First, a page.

Department of Geography

College of Liberal Arts

California State University, Long Beach

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Abstracts of Conference Presentations

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Dr. Frank Gossette

Together with Ms. Maribel Enriquez and Mr. James A. Woods, Dr. Gossette presented:

"Long Beach, California: America's most diverse city?," to the Association of American Geographers, Denver, April 2005

Following the release of Census 2000 figures on race and ethnicity, USA Today declared Long Beach, California to be the "most diverse city in the country." This assessment was based on comparisons using the papers own Diversity Index, which like the more familiar entropy measures, measures the evenness of representation of Americas major race/ethnicity groups within the enumeration area -- in this case the entire city population. And while the same indexes can be calculated and mapped for smaller areal components (census tracts for example) to show the pattern of differing levels of evenness within urban areas, the results do not adequately measure the spatiality of diversity itself. This paper examines a variety of truly geographic approaches to the measurement and visualization of population diversity.

Together with Mr. James A. Woods, Dr. Gossette presented:

"Wildfire Hazard in Southern California," to the Association of American Geographers, Los Angeles, March 2002.

Wildfires in the woodland and chaparral areas of Southern California continue to be a major threat to people and property. As encroachment into this wildland urban interface continues, there is a need to identify high fire hazard zones. As part of an ongoing program to map the perimeters of wildfires in Los Angeles County since the early 1900's, this study develops methods to visualize and assess fire hazard by integrating maps, imagery, and demographic data from the 2000 Census. Using geographic information systems technology, different models of assessing hazard will be examined and evaluated.

Dr. Gossette also presented:

"Geography of the Last Moment" to the Association of American Geographers, New York, late February-early March, 2001.

This paper will be written on the plane on the back of United drink napkins. Graphics, maps and overheads will be scratched out the morning before on hotel stationery and rushed to Kinko's to be put on plastic which will still be warm by presentation time. The paper will be presented by either Dr. Gossette or any graduate student still standing and sober enough to make out the chicken scratchings. This paper will be part of the prestigious William Bunge Outstanding Last Minute Paper Competition held each year in each presentation room of the AAG.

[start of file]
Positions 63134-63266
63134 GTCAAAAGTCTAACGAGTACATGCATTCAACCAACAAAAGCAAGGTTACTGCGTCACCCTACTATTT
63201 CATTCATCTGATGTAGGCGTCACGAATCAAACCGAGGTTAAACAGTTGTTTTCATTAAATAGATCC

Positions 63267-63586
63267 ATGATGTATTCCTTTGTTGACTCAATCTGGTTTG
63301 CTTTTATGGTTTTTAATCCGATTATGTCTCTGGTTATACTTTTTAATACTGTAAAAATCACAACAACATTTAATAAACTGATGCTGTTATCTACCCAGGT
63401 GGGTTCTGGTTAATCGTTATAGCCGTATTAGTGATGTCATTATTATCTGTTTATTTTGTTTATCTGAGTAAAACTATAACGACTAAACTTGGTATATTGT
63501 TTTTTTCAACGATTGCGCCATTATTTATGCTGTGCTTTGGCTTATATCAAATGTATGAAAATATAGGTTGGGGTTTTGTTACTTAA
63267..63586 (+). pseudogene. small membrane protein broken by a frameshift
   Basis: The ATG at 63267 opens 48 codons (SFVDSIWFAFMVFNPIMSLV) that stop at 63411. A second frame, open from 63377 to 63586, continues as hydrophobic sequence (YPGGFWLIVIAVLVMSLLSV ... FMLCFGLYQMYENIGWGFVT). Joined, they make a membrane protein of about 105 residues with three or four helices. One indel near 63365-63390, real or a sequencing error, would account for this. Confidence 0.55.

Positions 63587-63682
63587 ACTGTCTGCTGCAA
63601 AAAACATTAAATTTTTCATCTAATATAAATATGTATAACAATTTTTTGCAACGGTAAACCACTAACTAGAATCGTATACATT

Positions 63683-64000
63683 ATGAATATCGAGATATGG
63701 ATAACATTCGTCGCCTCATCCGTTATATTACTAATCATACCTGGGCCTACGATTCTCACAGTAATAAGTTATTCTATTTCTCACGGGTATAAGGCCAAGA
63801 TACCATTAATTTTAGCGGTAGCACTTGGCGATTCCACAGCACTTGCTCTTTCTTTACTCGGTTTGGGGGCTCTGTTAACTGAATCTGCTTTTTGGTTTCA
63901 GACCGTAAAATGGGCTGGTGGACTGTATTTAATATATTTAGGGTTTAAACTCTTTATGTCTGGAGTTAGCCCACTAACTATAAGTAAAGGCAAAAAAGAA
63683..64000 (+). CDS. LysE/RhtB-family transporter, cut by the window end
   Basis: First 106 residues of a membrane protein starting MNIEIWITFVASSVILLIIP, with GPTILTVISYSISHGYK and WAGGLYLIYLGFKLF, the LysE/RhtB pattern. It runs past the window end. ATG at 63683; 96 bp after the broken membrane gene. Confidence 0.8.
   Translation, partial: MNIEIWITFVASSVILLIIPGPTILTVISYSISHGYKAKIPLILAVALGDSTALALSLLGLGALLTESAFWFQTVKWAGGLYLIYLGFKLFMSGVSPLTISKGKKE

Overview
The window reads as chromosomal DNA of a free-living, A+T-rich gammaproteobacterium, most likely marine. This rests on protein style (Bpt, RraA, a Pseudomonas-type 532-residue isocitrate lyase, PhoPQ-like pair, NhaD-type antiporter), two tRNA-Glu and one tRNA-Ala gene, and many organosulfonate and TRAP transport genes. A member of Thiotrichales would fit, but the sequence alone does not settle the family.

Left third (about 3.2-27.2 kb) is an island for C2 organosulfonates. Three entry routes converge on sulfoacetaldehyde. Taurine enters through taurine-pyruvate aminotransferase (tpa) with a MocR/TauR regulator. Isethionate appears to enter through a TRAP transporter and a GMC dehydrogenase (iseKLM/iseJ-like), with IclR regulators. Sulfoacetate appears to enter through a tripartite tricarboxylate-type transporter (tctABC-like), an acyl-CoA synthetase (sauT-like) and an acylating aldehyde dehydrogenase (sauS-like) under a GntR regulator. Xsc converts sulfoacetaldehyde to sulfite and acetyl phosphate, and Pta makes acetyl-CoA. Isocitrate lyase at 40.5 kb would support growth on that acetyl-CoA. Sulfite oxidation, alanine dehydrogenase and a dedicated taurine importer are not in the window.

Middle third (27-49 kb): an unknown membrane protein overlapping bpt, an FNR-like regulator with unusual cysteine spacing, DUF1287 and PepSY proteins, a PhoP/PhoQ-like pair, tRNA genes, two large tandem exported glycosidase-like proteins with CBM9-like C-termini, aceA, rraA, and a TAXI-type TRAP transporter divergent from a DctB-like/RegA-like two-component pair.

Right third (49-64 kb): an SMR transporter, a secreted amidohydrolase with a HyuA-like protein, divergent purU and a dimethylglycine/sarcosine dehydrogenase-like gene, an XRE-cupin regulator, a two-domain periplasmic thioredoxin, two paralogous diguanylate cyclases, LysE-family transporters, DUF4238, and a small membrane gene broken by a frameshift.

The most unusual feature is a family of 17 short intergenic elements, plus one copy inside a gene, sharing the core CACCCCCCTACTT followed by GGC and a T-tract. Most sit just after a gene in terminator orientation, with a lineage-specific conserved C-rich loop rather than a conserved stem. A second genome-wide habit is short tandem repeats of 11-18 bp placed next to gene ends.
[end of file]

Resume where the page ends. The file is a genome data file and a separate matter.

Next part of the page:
Keywords: Last Minute, Napkins, Kinko's

Actually, it turned out that he really did present a paper with Dr. Ronnie Gossette Wade of Stanford University (and the abstract has recently been declassified <G>:

"Using GIS to Model At-risk Populations for Emergency Planning and Response," to the Association of American Geographers, New York, March 2001.

During an emergency, estimating the numbers and location of persons at risk is extremely important. But such factors as day of the week and time of day can alter the geography of the at-risk population and make setting priorities very difficult. Geographic Information Systems (GIS) can be used to model the likely distribution of population during various time periods and relating that pattern to the location(s) affected by the emergency. This paper will explore the data requirements and GIS functionality necessary to produce population distribution estimates and suggest ways of validating and improving the models (with Roni Wade, Stanford University).

Dr. Gossette presented:

"Study and Teaching abroad as Part of the Liberal Arts Experience," to the College of Liberal Arts Retreat, CSULB, 9 February 2000.

Together with graduate student, Mr. Michael Jenkins, Dr. Gossette presented:

"Visualizing Flood Hazard with GIS," to the Association of American Geographers, Pittsburgh, April 2000.

The potential for flood risk in the local community was estimated using data from various sources and different scales. Macro-model flood zone maps produced by FEMA were related to detailed aerial-survey elevations for every residential structure in the City. The resulting parcel-level flood hazard estimates were used by individual homeowners in obtaining appropriate flood insurance. Analyzing these data at different scales and producing visual displays that were comprehensible to the general public was a challenge. This paper looks at the use of GIS to solve these modeling and visualization issues.

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This document is maintained by Geography Webmaster: rodrigue@csulb.edu
Last revised: 04/28/05
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